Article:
CPT-symmetry and the nature of time

Our follow-up to last summer’s PRL outlining a quantum resource theory for CPT-symmetry has hit the arXiv and been accepted for publication (without mods!) in PRA. We’ve got some further generalizations we’re starting to work on, but one of the things this work has crystallized in both my mind and many other people’s minds is that true “time-reversal” is really CPT-reversal. Nevertheless, there are still some pesky questions about time that persist, despite Ken Wharton’s argument that there’s really no funny business going on at all. Ken has tried to convince me to buy into the block universe explanation. I’m still not entirely sold on the idea, but I have come to believe that the problem of the nature of time as an “isolated” problem is less important than the relative nature time to space. In other words, I think the more important question that needs to be addressed is, why does the metric tensor that describes the universe have at least one negative eigenvalue, i.e. why is the sign of the time component always opposite to the sign of the spatial components in the metric?

Ken might answer that this is an artifact of our perception. For example, I might say that “normal” geometry, i.e. the Euclidean geometry of everyday life, doesn’t exhibit this feature. Ken might counter that that’s just a result of the fact that we perceive one of the four dimensions differently even though they’re all really the same. But that still leaves the question as to why we perceive that one dimension differently. It clearly is independent of the human mind since other species “perceive” time and time does appear to have some kind of preferred direction while space does not. Either way, the fact of the matter is that the metric tensor that describes the universe that we observe and measure has a negative eigenvalue, regardless of whether the space is flat or curved. We can’t magically force the metric to have only positive eigenvalues. Science is about describing what we can reliably measure with a healthy dose of Occam’s Razor thrown in for good measure. The simplest description of the universe’s geometry that matches experiment forces the presence of at least one negative eigenvalue in the metric tensor. Why? That’s the question that needs to be answered.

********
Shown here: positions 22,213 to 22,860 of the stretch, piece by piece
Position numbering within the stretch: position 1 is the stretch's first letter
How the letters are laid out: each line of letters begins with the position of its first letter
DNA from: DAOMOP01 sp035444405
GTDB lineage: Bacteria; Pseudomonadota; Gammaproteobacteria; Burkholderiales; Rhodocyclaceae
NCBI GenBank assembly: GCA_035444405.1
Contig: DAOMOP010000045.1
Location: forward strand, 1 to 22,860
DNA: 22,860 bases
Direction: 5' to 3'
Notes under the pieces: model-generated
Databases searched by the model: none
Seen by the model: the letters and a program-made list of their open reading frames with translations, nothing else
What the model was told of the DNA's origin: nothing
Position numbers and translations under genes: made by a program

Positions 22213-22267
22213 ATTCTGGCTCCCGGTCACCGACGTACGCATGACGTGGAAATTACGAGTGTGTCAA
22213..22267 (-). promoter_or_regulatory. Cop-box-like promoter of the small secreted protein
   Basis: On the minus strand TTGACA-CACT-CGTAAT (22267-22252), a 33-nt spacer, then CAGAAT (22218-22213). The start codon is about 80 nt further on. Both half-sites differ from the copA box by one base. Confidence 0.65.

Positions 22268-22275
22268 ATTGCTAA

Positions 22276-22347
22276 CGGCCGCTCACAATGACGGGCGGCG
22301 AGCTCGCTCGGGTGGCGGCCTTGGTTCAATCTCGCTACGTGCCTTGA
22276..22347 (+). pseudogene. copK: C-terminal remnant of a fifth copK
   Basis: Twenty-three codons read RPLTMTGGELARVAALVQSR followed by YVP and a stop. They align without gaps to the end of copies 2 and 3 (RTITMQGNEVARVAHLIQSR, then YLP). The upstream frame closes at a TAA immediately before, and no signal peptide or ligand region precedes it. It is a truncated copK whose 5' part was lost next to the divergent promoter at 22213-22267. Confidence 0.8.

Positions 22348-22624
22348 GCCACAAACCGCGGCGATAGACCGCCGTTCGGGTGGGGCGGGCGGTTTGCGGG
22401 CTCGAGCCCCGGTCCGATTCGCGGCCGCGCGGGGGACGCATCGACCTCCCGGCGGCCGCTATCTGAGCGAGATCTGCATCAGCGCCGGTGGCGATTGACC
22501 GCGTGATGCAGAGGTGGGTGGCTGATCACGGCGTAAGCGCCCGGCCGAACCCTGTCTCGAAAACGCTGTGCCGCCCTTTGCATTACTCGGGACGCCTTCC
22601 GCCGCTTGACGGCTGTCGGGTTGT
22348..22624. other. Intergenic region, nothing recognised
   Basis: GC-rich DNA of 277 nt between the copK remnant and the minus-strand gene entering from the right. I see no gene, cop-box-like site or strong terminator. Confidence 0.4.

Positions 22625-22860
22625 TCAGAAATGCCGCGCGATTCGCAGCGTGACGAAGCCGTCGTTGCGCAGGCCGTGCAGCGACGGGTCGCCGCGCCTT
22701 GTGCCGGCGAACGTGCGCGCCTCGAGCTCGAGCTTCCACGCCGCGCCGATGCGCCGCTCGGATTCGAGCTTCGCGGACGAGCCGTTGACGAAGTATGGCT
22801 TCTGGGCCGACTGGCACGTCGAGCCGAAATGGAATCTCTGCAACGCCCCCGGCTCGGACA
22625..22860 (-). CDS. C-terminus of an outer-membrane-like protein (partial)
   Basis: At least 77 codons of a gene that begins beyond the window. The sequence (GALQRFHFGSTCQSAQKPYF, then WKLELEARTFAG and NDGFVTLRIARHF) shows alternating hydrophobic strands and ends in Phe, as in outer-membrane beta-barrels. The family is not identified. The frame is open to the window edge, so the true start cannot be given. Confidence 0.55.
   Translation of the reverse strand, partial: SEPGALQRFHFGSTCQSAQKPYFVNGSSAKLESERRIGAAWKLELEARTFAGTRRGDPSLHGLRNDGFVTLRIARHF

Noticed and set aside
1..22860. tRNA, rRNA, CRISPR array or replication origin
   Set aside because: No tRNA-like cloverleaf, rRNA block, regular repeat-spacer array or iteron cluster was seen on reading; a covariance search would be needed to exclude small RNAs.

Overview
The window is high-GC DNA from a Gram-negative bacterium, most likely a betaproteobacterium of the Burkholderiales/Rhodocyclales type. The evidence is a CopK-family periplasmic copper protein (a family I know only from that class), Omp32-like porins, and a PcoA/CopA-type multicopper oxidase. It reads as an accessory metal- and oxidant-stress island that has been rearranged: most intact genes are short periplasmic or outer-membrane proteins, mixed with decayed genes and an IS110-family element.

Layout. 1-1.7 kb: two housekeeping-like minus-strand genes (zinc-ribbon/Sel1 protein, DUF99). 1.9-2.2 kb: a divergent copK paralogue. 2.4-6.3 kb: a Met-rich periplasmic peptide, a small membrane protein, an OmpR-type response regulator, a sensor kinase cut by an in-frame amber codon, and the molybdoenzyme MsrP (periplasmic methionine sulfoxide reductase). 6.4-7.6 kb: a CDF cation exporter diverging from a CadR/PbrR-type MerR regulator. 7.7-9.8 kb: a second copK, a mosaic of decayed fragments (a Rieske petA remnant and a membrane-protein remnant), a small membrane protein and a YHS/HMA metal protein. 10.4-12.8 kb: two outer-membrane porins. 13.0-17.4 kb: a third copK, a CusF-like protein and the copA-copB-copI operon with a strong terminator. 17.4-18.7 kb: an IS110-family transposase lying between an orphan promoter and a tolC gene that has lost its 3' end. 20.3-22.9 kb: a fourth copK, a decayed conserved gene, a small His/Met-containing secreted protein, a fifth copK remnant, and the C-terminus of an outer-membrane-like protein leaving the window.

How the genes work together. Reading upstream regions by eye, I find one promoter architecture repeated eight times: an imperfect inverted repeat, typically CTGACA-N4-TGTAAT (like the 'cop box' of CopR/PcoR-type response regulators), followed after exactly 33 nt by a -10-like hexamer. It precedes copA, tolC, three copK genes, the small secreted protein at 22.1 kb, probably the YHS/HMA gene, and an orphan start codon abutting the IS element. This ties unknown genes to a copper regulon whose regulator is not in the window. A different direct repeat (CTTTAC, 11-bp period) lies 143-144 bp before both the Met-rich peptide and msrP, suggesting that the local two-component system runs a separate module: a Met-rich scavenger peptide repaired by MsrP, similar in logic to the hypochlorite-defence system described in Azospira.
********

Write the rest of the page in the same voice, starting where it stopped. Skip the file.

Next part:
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2 Responses to “CPT-symmetry and the nature of time”

  1. Ken Wharton Says:

    Hi Ian,

    Just to clarify what I “might” say… 🙂

    I would not say that the metric signature is due to our perception; this is a real fact about our universe. But time and space are both dimensions that must be viewed in tandem rather than separately; questions should be asked about spacetime, not about time vs. space. I agree with you that one very important question is why spacetime has the metric signature that it does. (And I don’t have the faintest clue about the answer.)

    But the crucial similarity about all of the dimensions in our universe (no matter how you slice spacetime) is that NONE of them have a special “direction” built into the dimension itself. This is easiest to see if you think of spacetime all together, but hard to see if you just think about our typical experiences. (Yes, there may be boundary constraints that break local symmetries, but space doesn’t have an inherent “direction”, even on a hillside; time doesn’t have an inherent “direction”, even in a universe with a low-entropy big bang.) After all, isn’t this what CPT tells us is true?

    • quantummoxie Says:

      I hope you will forgive me putting words in your mouth (it’s better than putting words on your Scrabble board 😡 ). I absolutely agree that spacetime needs to be considered as a whole, otherwise it makes no sense. But that is precisely my point. A negative eigenvalue for the metric is meaningless without the knowledge that all the others are positive. The point is that the sign of one dimension is different from the sign of the other dimensions. Whether or not that implies a preferred direction for that one rogue dimension is a matter for debate. What is crucial, though, is that there’s something funky about that one dimension when compared to the others. That’s the important question to be answered.

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